As we've previously communicated, the operating leverage within our model provides opportunity for our continued earnings growth and we continue to deliver on that expectation. Our revenue growth is exceeding our expense growth and we expect to see continued improvement in operating efficiencies even as we continue to make investments to further enhance our business development capabilities.

One initiative we're particularly excited about is our entrance into the Vail Valley market. We recently hired a market president to focus on the Vail Valley. This market has similar demographics to a number of our most successful markets, and we expect it will be a significant contributor to our continued growth in the coming years. Michael Glass, our new Vail Valley Market President, has led 2 of the largest banking offices in Vail Valley, and we believe he'll be very successful in marketing our unique value proposition to the broad network of high net worth clients he's worked with in the community over the past 20 years.

Finally, we intend to be active in our new share repurchase program. Combined with our strong operating performance, we believe the repurchase program can serve as a positive catalyst for the stock price and create value for shareholders.

With that, we're happy to take your questions. So now Joelle, please open up the call.

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Questions and Answers

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Operator [1]

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(Operator Instructions) Our first question comes from Gordon McGuire with Stephens Inc.

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Gordon Reilly McGuire, Stephens Inc., Research Division - Research Associate [2]

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Julie, maybe just to start, your commentary about the NIM kind of being neutral, somewhere flattish if we get any Fed moves in the coming quarters. I guess I was a little bit surprised that you wouldn't be a little bit more liability-sensitive just given the deposit beta you've seen the past few quarters. Can you kind of walk us through how you would expect maybe the assets and liabilities to reprice to kind of target that kind of flattish impact?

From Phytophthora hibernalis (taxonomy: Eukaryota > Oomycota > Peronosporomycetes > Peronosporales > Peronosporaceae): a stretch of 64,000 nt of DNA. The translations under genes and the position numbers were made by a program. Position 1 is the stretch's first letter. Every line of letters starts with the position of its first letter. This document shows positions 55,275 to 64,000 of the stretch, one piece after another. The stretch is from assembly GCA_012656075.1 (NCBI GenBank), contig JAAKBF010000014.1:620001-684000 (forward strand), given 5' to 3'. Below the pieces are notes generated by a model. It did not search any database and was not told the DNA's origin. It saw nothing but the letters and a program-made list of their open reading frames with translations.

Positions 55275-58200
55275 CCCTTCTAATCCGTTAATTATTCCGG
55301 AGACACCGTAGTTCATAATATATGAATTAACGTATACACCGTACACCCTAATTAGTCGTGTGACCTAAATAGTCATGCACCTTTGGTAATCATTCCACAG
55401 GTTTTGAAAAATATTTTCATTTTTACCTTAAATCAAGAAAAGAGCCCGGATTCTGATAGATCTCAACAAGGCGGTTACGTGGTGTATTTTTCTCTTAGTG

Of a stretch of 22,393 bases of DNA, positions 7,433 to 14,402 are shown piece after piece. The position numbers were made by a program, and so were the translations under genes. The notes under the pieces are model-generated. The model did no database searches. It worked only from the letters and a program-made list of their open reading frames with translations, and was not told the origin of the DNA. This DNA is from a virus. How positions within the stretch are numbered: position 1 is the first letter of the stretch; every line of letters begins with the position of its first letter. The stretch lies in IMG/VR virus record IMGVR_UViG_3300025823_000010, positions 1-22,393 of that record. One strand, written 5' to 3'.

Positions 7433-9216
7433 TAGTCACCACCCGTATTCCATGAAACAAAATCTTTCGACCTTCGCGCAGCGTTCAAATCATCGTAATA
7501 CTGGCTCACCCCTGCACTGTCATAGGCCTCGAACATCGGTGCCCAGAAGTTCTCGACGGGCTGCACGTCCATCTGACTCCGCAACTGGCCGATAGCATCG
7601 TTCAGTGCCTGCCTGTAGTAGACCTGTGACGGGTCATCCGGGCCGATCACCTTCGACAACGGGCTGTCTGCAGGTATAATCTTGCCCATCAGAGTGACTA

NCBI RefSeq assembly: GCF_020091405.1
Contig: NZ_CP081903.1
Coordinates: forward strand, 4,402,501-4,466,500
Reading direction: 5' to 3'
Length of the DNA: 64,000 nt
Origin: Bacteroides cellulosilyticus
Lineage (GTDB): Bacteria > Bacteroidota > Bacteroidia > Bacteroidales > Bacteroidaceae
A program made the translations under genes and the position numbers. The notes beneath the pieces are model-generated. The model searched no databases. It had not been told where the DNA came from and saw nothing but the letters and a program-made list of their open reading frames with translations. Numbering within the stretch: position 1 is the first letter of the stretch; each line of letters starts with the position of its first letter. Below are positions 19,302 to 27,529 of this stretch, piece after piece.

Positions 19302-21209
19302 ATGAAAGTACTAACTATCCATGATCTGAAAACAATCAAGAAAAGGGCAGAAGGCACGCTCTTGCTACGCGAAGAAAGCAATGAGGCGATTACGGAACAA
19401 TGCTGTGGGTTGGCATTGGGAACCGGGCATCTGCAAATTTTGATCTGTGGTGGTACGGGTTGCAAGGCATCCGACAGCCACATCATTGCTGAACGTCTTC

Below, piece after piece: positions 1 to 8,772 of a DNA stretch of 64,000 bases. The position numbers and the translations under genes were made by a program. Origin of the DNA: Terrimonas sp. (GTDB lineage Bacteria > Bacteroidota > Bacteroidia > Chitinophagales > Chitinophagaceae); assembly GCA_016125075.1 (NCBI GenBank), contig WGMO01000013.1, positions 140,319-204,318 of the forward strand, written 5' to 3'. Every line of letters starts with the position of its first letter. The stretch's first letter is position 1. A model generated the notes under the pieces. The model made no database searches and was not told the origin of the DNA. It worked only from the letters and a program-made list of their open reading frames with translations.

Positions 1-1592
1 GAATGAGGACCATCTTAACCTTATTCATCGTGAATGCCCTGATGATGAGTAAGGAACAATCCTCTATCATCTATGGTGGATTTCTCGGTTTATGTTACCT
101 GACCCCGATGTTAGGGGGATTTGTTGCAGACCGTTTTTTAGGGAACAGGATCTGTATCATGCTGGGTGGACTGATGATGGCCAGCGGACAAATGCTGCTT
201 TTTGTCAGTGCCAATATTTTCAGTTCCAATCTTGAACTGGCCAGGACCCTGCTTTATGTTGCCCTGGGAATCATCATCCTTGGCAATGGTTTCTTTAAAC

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Julie A. Courkamp, First Western Financial, Inc. - CFO & Treasurer [3]

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Yes, I can. It depends a little bit on how much of the Fed rate cut we think we can successfully pass along, and we do think that we'll have some level of success there. We have about $230 million of deposits that we think we are about 100% beta, so we expect those to move. We have another $300 million in deposits that are subject to 100% beta, but in reality, there's discretion in whether or not we move and how much we move those rates. So we feel like we'll be successful in that. It's just we don't know exactly how much of it we'll be able to move.

We'll definitely see some level of reduction in the deposit costs with the rate cut, but just to the degree that we think that they will drop. We'll be dependent on how much they can pass through those discretionary accounts, which is a little bit difficult to say at this time. On the loan side of the house, we've got about 30% of our loan book that is variable, 70% is at a fixed rate. So we feel like we're in a pretty good position there from the loan side.